by Cullen Schippe
It was inevitable that I would have a Franciscan mindset about the world. My grandmother and both my parents were Third Order Franciscans. In grammar school my teachers were Franciscan Sisters of Christian Charity. In high school and beyond I received my formation at the hands of Capuchin Franciscan brothers. Even my first job creating catechetical materials was at Franciscan Communications in Los Angeles.
Over the years, October 4—Francis’s feast day—has been for me almost a holy day of obligation. This year, however, the day takes on even more significance. With Pope Francis’s publication of the encyclical, Laudato Si’ (Praise be to you), one of the central themes of Franciscan spirituality—respect and care for creation—is clearly demonstrated to be one of the central moral concerns for Catholics today.
The Holy Father begins his encyclical with St. Francis’s “Canticle of the Creatures.” This great hymn to the creator reveals the little poor man of Assisi’s view of creation. He sees that all creation gives praise to the Most High—Brother Sun, Sister Moon, Brother Wind, Sister Water, Brother Fire, and most especially our Sister Mother Earth. In short, Francis’s lyric poem shows that we are in a close and personal relationship with creation. Over the almost 200 pages of his encyclical, however, the pope clearly demonstrates that this canticle is ever so much more than soaring poetry.
“I believe that Saint Francis is the example par excellence of care for the vulnerable and of an integral ecology lived out joyfully and authentically. He is the patron saint of all who study and work in the area of ecology, and he is also much loved by non-Christians. He was particularly concerned for God’s creation and for the poor and outcast. He loved, and was deeply loved for his joy, his generous self-giving, his openheartedness. He was a mystic and a pilgrim who lived in simplicity and in wonderful harmony with God, with others, with nature, and with himself. He shows us just how inseparable the bond is between concern for nature, justice for the poor, commitment to society, and interior peace” (Laudato Si’, 10).
Pope Francis’s moral teaching is built on the teaching of all the recent Holy Fathers, and it clearly demonstrates that there is a crisis in the world today, because our consumerism and greed is gobbling up creation, destroying our climate, and putting “our Sister and Mother” the earth in great peril. And who are the first victims of this danger? The poorest and most vulnerable of us all.
Every encyclical letter contains both the authentic teaching of the Church and also a call to action on the part of Catholics everywhere. Pope Francis extends his teaching and his call to action to all people of goodwill to protect the earth and its creatures, including the most vulnerable.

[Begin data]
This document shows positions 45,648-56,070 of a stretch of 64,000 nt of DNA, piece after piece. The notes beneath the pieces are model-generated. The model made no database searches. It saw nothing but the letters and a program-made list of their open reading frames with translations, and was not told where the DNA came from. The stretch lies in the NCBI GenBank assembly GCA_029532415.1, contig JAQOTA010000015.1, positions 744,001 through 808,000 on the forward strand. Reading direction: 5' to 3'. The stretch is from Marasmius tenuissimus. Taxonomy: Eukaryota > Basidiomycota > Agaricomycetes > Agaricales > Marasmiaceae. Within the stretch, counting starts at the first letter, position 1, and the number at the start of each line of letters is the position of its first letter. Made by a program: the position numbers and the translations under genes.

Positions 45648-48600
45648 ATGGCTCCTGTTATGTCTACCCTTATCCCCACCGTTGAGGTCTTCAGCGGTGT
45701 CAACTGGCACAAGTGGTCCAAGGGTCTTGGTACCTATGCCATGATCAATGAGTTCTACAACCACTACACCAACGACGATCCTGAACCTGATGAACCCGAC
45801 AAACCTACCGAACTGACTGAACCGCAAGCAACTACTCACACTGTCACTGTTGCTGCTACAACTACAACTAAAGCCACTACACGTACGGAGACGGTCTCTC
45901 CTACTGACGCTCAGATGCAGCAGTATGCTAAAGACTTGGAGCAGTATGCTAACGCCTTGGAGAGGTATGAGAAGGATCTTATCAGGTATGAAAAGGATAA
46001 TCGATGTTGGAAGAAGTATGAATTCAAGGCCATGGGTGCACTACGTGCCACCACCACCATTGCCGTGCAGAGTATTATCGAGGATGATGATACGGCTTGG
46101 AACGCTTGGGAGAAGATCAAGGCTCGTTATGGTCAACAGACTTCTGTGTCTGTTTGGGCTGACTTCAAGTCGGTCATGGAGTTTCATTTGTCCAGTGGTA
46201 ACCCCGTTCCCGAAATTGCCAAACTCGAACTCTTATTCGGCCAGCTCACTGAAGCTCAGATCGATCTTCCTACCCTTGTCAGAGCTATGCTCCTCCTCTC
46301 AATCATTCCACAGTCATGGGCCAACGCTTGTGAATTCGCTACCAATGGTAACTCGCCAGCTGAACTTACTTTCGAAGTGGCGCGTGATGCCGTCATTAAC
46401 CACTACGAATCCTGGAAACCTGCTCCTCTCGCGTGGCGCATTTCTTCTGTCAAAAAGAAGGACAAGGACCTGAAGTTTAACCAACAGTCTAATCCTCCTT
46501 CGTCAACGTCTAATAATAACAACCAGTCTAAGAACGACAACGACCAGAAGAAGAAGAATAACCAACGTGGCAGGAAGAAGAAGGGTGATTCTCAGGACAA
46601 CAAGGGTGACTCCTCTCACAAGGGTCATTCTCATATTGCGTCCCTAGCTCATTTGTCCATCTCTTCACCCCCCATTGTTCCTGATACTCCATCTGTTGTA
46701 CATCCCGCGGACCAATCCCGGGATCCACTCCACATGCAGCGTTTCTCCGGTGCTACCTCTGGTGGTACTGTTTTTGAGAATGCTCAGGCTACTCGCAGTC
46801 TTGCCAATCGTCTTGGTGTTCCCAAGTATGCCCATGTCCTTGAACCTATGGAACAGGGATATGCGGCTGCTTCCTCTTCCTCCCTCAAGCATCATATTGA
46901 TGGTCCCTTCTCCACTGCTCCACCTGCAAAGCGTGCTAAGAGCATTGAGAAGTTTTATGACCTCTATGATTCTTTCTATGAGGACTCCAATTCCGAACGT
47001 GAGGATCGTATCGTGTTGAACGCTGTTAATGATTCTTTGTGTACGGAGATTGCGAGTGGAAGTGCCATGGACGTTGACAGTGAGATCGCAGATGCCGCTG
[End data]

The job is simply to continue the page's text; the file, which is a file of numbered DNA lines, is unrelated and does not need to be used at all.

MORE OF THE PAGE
No doubt many would turn away from this call to study and to action. Many people choose to see creation as “there for the taking,” and that humankind bears no responsibility for the changing climate, the pillaged forests, the elimination of species of plants and animals, or for the oceans in serious decline. Even more critically, many choose not to see the poverty, hunger, and misery that are caused by human abuse of creation.
The feast of St. Francis offers a real catechetical opportunity. We can use his feast to fashion lessons, workshops, homilies, and study groups on the encyclical and on care for creation. But as the Holy Father has pointed out repeatedly in his teaching, this is also a time for an examination of conscience and for personal and communal action to make a difference.
Although it is clear that there are many things one person can do to take seriously the call of Pope Francis, it is equally clear that he is calling for communal action. Together we can raise our voices, change our behavior, and make a real and lasting difference.
For me, I have chosen to take the Saint Francis Pledge. The United States Conference of Catholic Bishops, Catholic Relief Services, Catholic Charities, and many others are partnering with the Catholic Climate Covenant. Through this group, over ten thousand individuals and over seventy-five institutions have already taken the pledge to live out their Catholic values through reflection, action, and advocacy. Those who take the pledge want to show resolve and constancy in living the way of Saint Francis and seeking day by day to care for our common home.
I highly recommend that everyone in catechetical ministry visit the rich website of this organization at CatholicClimateCovenant.org. There you will discover many resources, videos, and opportunities for action. Together we can make a difference and in the final words of St. Francis’s canticle, “We praise and bless you, Lord, and give you thanks, and serve you in all humility.”
Cullen Schippe has been in Catholic publishing for well over 40 years and currently serves as Pflaum publisher. Email Cullen at email@example.com.
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This article was written by the Catechist Staff and appeared in Catechist magazine, February 2015.
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